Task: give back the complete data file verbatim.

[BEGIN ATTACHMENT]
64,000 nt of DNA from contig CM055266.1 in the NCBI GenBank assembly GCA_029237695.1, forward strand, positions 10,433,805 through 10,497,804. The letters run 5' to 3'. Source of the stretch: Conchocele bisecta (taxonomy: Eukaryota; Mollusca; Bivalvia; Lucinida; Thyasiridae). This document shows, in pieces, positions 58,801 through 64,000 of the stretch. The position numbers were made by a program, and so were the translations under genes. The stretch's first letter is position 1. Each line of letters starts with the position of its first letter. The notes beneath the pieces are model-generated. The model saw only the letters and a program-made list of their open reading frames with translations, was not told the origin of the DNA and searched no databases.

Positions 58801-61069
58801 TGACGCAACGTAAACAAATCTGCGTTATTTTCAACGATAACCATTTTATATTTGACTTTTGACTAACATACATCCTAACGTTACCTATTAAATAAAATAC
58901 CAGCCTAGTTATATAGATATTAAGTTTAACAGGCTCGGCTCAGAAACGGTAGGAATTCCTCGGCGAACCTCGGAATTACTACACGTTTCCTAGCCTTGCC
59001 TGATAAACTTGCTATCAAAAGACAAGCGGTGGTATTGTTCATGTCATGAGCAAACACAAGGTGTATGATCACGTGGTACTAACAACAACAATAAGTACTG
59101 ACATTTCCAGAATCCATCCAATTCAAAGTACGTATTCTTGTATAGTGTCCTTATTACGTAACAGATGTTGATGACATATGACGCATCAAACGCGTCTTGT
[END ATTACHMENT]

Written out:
64,000 nt of DNA from contig CM055266.1 in the NCBI GenBank assembly GCA_029237695.1, forward strand, positions 10,433,805 through 10,497,804. The letters run 5' to 3'. Source of the stretch: Conchocele bisecta (taxonomy: Eukaryota; Mollusca; Bivalvia; Lucinida; Thyasiridae). This document shows, in pieces, positions 58,801 through 64,000 of the stretch. The position numbers were made by a program, and so were the translations under genes. The stretch's first letter is position 1. Each line of letters starts with the position of its first letter. The notes beneath the pieces are model-generated. The model saw only the letters and a program-made list of their open reading frames with translations, was not told the origin of the DNA and searched no databases.

Positions 58801-61069
58801 TGACGCAACGTAAACAAATCTGCGTTATTTTCAACGATAACCATTTTATATTTGACTTTTGACTAACATACATCCTAACGTTACCTATTAAATAAAATAC
58901 CAGCCTAGTTATATAGATATTAAGTTTAACAGGCTCGGCTCAGAAACGGTAGGAATTCCTCGGCGAACCTCGGAATTACTACACGTTTCCTAGCCTTGCC
59001 TGATAAACTTGCTATCAAAAGACAAGCGGTGGTATTGTTCATGTCATGAGCAAACACAAGGTGTATGATCACGTGGTACTAACAACAACAATAAGTACTG
59101 ACATTTCCAGAATCCATCCAATTCAAAGTACGTATTCTTGTATAGTGTCCTTATTACGTAACAGATGTTGATGACATATGACGCATCAAACGCGTCTTGT